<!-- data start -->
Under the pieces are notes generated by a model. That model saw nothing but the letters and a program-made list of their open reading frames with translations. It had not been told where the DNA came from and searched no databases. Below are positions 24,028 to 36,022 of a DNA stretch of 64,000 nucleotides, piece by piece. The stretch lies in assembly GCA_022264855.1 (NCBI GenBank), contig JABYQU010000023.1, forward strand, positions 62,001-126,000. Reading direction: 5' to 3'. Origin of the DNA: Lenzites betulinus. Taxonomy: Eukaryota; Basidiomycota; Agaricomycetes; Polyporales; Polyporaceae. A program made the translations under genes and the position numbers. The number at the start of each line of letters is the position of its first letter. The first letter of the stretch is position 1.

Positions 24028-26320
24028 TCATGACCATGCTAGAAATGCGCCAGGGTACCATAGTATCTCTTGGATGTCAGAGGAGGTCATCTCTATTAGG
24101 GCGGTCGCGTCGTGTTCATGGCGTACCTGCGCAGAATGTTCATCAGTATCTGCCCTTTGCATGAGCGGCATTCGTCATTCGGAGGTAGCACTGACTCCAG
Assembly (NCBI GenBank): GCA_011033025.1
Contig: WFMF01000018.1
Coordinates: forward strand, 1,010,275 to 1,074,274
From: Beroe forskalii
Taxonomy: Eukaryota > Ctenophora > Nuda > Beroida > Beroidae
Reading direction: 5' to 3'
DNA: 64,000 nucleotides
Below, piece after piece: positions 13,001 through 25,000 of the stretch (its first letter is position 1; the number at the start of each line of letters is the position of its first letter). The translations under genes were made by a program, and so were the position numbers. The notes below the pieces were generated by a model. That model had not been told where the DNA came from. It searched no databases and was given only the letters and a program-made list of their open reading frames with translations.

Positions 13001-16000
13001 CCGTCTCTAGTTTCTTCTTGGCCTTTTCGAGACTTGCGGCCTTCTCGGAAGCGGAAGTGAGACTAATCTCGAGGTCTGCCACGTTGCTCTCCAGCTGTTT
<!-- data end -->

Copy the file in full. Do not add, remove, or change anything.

Under the pieces are notes generated by a model. That model saw nothing but the letters and a program-made list of their open reading frames with translations. It had not been told where the DNA came from and searched no databases. Below are positions 24,028 to 36,022 of a DNA stretch of 64,000 nucleotides, piece by piece. The stretch lies in assembly GCA_022264855.1 (NCBI GenBank), contig JABYQU010000023.1, forward strand, positions 62,001-126,000. Reading direction: 5' to 3'. Origin of the DNA: Lenzites betulinus. Taxonomy: Eukaryota; Basidiomycota; Agaricomycetes; Polyporales; Polyporaceae. A program made the translations under genes and the position numbers. The number at the start of each line of letters is the position of its first letter. The first letter of the stretch is position 1.

Positions 24028-26320
24028 TCATGACCATGCTAGAAATGCGCCAGGGTACCATAGTATCTCTTGGATGTCAGAGGAGGTCATCTCTATTAGG
24101 GCGGTCGCGTCGTGTTCATGGCGTACCTGCGCAGAATGTTCATCAGTATCTGCCCTTTGCATGAGCGGCATTCGTCATTCGGAGGTAGCACTGACTCCAG
Assembly (NCBI GenBank): GCA_011033025.1
Contig: WFMF01000018.1
Coordinates: forward strand, 1,010,275 to 1,074,274
From: Beroe forskalii
Taxonomy: Eukaryota > Ctenophora > Nuda > Beroida > Beroidae
Reading direction: 5' to 3'
DNA: 64,000 nucleotides
Below, piece after piece: positions 13,001 through 25,000 of the stretch (its first letter is position 1; the number at the start of each line of letters is the position of its first letter). The translations under genes were made by a program, and so were the position numbers. The notes below the pieces were generated by a model. That model had not been told where the DNA came from. It searched no databases and was given only the letters and a program-made list of their open reading frames with translations.

Positions 13001-16000
13001 CCGTCTCTAGTTTCTTCTTGGCCTTTTCGAGACTTGCGGCCTTCTCGGAAGCGGAAGTGAGACTAATCTCGAGGTCTGCCACGTTGCTCTCCAGCTGTTT